The National Football League (NFL), which has wavered in its support of national anthem protests, announced late Monday (October 16) that it endorses a bipartisan criminal justice bill that would reduce sentences for some nonviolent crimes and eliminate “three strike” mandatory life sentences for repeat drug offenders.
NFL spokesperson Joe Lockhart addressed the measure yesterday in a conference call with reporters, according to The Washington Post: “We felt that this was an issue over the last months, as we have continued to work with our players on issues of equality and on issues of criminal justice reform, that was surfaced for us, and we thought it was appropriate to lend our support to it.”
Many NFL team owners found themselves locking arms with players as an act of solidarity against President Donald Trump’s attack on the league. But they have failed to address the social injustice that spurred those protests, and several of them have voiced displeasure with players who kneel. The team owners—some of whom are big donors to President Donald Trump—are mostly White, conservative billionaires who stood silent when Colin Kaepernick launched the anthem protests more than a year ago. And now multiple reports say that they are considering an NFL rule that would mandate standing for the national anthem.
The proposed rule and support for the criminal justice bill are expected to come up today during a meeting of NFL team owners, who have come under fire from President Donald Trump for not penalizing players who protest. Trump, furthermore, recently tweeted that tax laws should be used to punish the NFL for the protests.
NFL Commissioner Roger Goodell initially defended players. According to CNN, in a recent memo to NFL executives, he said, “We also care deeply about our players and respect their opinions and concerns about critical social issues.” But in the same memo, Goodell stated that the NFL wants all players to stand for the national anthem.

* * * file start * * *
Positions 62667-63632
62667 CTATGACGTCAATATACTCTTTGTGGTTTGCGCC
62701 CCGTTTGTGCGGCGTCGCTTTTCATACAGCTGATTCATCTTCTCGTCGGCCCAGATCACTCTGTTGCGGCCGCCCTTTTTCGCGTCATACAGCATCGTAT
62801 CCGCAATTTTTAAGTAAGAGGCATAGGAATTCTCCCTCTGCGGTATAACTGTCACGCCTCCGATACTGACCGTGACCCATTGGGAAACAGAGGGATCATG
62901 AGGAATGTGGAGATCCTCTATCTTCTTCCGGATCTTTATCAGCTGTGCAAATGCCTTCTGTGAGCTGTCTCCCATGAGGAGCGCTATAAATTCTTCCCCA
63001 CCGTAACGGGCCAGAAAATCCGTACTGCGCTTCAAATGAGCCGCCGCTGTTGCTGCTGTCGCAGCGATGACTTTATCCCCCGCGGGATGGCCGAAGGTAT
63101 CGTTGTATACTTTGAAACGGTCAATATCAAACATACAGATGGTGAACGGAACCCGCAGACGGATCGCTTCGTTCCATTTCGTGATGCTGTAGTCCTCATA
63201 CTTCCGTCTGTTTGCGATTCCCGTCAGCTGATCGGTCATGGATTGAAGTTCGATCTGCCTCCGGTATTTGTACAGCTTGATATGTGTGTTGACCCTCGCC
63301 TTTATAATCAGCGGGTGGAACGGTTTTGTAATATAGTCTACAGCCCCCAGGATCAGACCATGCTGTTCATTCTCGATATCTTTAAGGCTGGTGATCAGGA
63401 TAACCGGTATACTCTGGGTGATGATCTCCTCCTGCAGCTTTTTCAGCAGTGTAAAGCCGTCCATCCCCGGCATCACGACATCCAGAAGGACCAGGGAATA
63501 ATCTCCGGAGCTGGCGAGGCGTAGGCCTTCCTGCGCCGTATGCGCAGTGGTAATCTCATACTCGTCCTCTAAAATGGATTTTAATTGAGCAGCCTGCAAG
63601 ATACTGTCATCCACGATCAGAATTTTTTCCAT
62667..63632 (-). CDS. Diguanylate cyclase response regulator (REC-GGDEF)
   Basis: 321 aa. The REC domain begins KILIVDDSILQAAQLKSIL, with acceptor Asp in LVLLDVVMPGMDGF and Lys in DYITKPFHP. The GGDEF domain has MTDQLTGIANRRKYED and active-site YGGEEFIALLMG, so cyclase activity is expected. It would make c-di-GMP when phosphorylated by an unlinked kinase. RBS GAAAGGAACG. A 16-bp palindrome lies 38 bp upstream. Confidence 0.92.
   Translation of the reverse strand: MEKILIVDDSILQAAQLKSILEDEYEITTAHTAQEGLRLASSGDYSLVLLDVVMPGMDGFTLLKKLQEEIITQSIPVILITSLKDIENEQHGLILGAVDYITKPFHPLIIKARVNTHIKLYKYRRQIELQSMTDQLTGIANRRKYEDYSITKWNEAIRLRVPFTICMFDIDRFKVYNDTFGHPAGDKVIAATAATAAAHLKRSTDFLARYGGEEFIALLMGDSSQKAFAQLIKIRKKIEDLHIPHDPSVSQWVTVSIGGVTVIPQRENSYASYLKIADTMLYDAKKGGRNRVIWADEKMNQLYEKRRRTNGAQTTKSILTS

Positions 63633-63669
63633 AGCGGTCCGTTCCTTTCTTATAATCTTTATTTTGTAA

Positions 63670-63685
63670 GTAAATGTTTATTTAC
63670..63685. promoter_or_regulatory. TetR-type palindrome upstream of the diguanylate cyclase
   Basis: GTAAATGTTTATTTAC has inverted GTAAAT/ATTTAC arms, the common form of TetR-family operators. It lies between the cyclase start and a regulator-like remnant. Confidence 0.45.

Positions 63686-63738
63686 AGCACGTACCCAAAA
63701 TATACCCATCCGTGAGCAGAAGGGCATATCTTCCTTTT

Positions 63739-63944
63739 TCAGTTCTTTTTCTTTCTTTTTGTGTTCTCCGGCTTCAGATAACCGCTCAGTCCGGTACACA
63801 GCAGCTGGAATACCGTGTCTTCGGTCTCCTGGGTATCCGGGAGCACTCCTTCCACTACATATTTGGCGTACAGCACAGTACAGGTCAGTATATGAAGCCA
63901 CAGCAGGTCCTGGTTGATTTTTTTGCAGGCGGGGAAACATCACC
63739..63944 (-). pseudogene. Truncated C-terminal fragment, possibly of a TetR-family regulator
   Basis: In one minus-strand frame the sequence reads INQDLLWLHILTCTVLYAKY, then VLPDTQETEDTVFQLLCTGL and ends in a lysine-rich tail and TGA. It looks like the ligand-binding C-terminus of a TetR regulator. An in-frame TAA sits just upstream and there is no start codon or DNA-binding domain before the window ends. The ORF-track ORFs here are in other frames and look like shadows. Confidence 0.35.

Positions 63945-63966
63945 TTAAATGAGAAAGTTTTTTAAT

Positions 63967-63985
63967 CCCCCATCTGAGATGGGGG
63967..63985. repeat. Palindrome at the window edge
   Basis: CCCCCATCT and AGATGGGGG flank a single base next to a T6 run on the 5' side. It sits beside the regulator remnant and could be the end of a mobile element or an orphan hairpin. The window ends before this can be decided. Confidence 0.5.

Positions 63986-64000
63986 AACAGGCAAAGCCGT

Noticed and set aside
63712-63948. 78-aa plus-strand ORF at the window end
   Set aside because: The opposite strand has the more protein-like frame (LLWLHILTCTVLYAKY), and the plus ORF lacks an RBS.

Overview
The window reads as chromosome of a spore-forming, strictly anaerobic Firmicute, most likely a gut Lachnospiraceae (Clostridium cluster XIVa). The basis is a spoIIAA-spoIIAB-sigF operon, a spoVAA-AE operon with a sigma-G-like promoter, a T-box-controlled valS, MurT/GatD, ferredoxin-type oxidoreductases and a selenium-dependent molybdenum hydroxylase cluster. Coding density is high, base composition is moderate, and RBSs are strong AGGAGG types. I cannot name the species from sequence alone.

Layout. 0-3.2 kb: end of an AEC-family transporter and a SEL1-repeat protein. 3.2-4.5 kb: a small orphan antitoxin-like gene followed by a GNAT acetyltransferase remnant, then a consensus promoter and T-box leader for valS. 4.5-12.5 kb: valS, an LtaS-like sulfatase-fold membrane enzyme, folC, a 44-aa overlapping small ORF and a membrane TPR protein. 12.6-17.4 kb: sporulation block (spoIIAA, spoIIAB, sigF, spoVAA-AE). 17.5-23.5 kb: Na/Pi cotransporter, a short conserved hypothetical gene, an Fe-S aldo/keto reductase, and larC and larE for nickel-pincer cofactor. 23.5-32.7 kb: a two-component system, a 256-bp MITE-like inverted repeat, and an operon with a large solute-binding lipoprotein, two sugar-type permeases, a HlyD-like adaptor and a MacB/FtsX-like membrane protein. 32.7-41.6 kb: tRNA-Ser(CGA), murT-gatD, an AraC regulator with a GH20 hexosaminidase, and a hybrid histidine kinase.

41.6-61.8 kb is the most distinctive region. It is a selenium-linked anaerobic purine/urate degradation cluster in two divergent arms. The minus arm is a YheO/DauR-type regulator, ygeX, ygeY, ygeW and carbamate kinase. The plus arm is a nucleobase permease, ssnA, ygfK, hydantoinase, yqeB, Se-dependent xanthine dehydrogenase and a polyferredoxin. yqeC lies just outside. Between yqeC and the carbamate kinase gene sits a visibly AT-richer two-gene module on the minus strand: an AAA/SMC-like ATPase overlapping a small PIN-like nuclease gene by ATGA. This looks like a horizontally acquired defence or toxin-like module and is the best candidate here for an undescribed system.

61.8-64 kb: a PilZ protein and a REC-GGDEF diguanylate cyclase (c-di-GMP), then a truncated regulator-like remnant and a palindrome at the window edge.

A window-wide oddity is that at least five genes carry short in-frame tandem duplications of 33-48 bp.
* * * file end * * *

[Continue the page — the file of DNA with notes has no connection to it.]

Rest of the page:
Per CBS Sports, Goodell has been in dialogue with current and former players since the summer, and is working with them to devise ways the NFL can participate in social justice issues, including PSA campaigns and a social activism camp at historically Black Morehouse College in Atlanta.
The Post reports that spokespeople for Senators Charles Grassley (R-Iowa) and Richard Durbin (D-Ill.), the main sponsors of the Sentencing Reform and Corrections Act, did not comment about the timing of the NFL’s endorsement, nor did they say if the support is an effort to overcome the debate surrounding player protests. They did say that they did not coordinate with the league ahead of the endorsement announcement.
The measure, which revives a five-year, bi-partisan effort to revamp the criminal justice system, would ease sentences for nonviolent offenses like drug crimes while tightening penalties for violent criminals. According to Durbin in a statement about the bill:
This compromise represents more than five years of work on criminal justice reform. The United States incarcerates more of its citizens than any other country on earth. Mandatory minimum sentences were once seen as a strong deterrent. In reality they have too often been unfair, fiscally irresponsible and a threat to public safety.
Mandatory minimums and nonviolent offenses have been most unfair to Blacks and Latinxs, studies show. In some states, incarceration rates for Black Americans are 10 times the rate of incarceration for Whites, according to a recent report from The Sentencing Project. And according to Human Rights Watch, Blacks are more than four times as likely to be arrested for marijuana possession offenses, although cannabis usage rates are similar among Whites, Blacks and Latinxs.
Introduced in the Senate in early October, the bill enjoys support among “Right on Crime” Republicans like Mike Lee of Utah and Jeff Flake of Arizona. But it’s likely to face fierce opposition from President Trump and Attorney General Jeff Sessions, who in May ordered federal prosecutors to seek the toughest possible charges against crime suspects, and who helped derail the bill when he was in the Senate.